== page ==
One standard goal I believe in for the squat, bench, and deadlift for most power athletes and football players is the top 100 in Powerlifting USA. Now, I understand that not every athlete is a powerlifter or even wants to be, but I also feel a college or professional football athlete should be able to at least break into the top 100 or at least 100 lbs shy of it. Another standard for ranking squat and bench press strength is the strength ratings compiled by Dale Harder in his book, Strength & Speed Ratings, available from Crain’s Muscle World. (See the tables listed below.)


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Keep one thing in mind about powerlifting and please don’t misunderstand my point. Powerlifting is a very small sport compared to others. It is filled with athletes who were not good enough to play football, basketball, baseball, or any other high profile sport past the high school level and those retired from those sports (past their prime). Yes, many lifters are suited for the sport but not as many as one might think. Take a close look at many of your top 100 lifters. Only a small percentage of powerlifters are suited for the sport. Most have average structure. This does not mean that powerlifters don’t train hard for what they have achieved. I believe they train harder and smarter than most coaches and trainers are currently training their athletes in terms of maximum strength development. Think about this for a minute, and you will see my point.



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A Division I athlete has reached that level because of his genetic disposition and the hard work required to reach that level. These athletes are the cream of the crop or some of the best in the country. Now, why is it that these “best of the best” athletes can’t even come close to those powerlifters who were not regarded as the “best of the best” but as “past their prime?” Is it because the powerlifters have better facilities? Most train in garages, key clubs, and local gyms while Division I athletes train in multimillion dollar complexes complete with physical therapy centers and the best equipment money can buy. Better coaching? How many powerlifting coaches do you know? I can think of about ten. Now, how many strength coaches and trainers are there? There are about one or two strength coaches for every school, including high schools, and there are thousands of personal trainers.



Why the difference in strength? There are a few reasons I can think of, but the one that comes to mind is the comprehension level of strength. Powerlifters may think they are strong until they go to a local meet and find out they may not be as strong as they thought. So they head back to the gym and reevaluate their program and start back to work with a new definition of what strength is. Then when they build themselves up to a higher level and compete at their first national competition, they find out again that they still are not as strong as they thought and need to change their definition of what strength is. The best lifters are the ones who are always in a constant process of trying to push it up to the next level and who are always redefining themselves. If you listen to these lifters, you will almost never hear them say that they missed a lift because they were not strong enough. What you will hear them say is that the bar fell out of the groove, the equipment didn’t fit right, or they had one lagging muscle. But you will never hear them say they were not strong enough. Being stronger is a forgone conclusion and just a matter of putting it together. For a novice lifter, coach, or trainer, you will hear them say they weren’t strong enough or that they just don’t have the strength potential or genetics. There is never any new definition being made.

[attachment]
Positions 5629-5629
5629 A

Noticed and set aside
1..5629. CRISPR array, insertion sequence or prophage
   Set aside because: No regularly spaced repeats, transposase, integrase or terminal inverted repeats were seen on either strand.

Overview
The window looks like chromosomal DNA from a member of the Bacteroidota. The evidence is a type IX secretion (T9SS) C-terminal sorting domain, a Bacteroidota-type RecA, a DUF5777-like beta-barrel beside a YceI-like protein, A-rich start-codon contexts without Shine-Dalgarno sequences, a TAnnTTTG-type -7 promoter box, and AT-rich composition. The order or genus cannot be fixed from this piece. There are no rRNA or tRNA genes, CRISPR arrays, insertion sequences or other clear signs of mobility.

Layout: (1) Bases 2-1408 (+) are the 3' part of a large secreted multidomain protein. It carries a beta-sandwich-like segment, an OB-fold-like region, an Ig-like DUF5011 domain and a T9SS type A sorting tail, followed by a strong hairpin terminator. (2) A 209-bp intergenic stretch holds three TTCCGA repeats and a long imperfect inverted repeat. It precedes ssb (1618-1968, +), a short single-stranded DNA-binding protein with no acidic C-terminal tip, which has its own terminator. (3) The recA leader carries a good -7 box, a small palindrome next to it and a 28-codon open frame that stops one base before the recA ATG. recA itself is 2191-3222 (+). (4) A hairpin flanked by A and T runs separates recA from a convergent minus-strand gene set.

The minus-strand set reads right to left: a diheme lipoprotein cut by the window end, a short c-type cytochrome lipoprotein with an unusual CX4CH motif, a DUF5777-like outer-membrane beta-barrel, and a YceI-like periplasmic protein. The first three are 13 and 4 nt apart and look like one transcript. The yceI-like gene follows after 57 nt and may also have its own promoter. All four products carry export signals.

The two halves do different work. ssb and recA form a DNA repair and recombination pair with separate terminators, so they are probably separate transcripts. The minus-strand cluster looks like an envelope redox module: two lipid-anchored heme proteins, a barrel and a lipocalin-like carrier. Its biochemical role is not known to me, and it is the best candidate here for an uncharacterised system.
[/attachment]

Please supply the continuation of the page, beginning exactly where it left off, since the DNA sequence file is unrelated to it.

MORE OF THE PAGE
Another reason for the strength difference is many coaches and trainers feel that a 400-lb bench press and a 500-lb squat are unnecessary for sports performance. Is not all strength based on maximal strength? If you are spending time in the weight room, should that time not be devoted to getting stronger? Why spend valuable training time just maintaining? It makes no sense to go into the weight room to work on maintaining strength when the same time could be spent on developing strength. I do understand that there are many components of fitness when it comes to the total development of the athlete and that maximum strength is only one of them. A training program for a client or athlete based solely on maximum strength development is a major mistake. You must also address flexibility, endurance, mobility, agility, speed, and many other components. I believe these components need to be trained and are all affected by the total absolute strength that you have. In other words, all things being equal, the stronger athlete will win.